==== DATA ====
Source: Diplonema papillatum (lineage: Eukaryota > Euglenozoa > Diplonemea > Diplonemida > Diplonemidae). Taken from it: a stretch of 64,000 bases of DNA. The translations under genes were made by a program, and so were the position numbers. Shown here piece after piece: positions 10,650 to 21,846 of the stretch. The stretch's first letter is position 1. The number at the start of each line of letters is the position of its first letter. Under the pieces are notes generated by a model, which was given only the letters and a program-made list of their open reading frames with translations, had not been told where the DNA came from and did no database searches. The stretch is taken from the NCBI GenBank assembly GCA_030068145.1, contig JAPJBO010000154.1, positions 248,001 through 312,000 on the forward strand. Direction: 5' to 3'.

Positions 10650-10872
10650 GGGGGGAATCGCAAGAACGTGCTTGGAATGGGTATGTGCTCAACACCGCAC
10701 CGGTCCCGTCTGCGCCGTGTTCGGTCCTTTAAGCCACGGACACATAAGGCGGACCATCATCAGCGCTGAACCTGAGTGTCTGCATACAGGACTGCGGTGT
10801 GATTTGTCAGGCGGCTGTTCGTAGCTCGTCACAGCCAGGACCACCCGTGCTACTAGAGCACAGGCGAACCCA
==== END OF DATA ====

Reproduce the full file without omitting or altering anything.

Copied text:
Source: Diplonema papillatum (lineage: Eukaryota > Euglenozoa > Diplonemea > Diplonemida > Diplonemidae). Taken from it: a stretch of 64,000 bases of DNA. The translations under genes were made by a program, and so were the position numbers. Shown here piece after piece: positions 10,650 to 21,846 of the stretch. The stretch's first letter is position 1. The number at the start of each line of letters is the position of its first letter. Under the pieces are notes generated by a model, which was given only the letters and a program-made list of their open reading frames with translations, had not been told where the DNA came from and did no database searches. The stretch is taken from the NCBI GenBank assembly GCA_030068145.1, contig JAPJBO010000154.1, positions 248,001 through 312,000 on the forward strand. Direction: 5' to 3'.

Positions 10650-10872
10650 GGGGGGAATCGCAAGAACGTGCTTGGAATGGGTATGTGCTCAACACCGCAC
10701 CGGTCCCGTCTGCGCCGTGTTCGGTCCTTTAAGCCACGGACACATAAGGCGGACCATCATCAGCGCTGAACCTGAGTGTCTGCATACAGGACTGCGGTGT
10801 GATTTGTCAGGCGGCTGTTCGTAGCTCGTCACAGCCAGGACCACCCGTGCTACTAGAGCACAGGCGAACCCA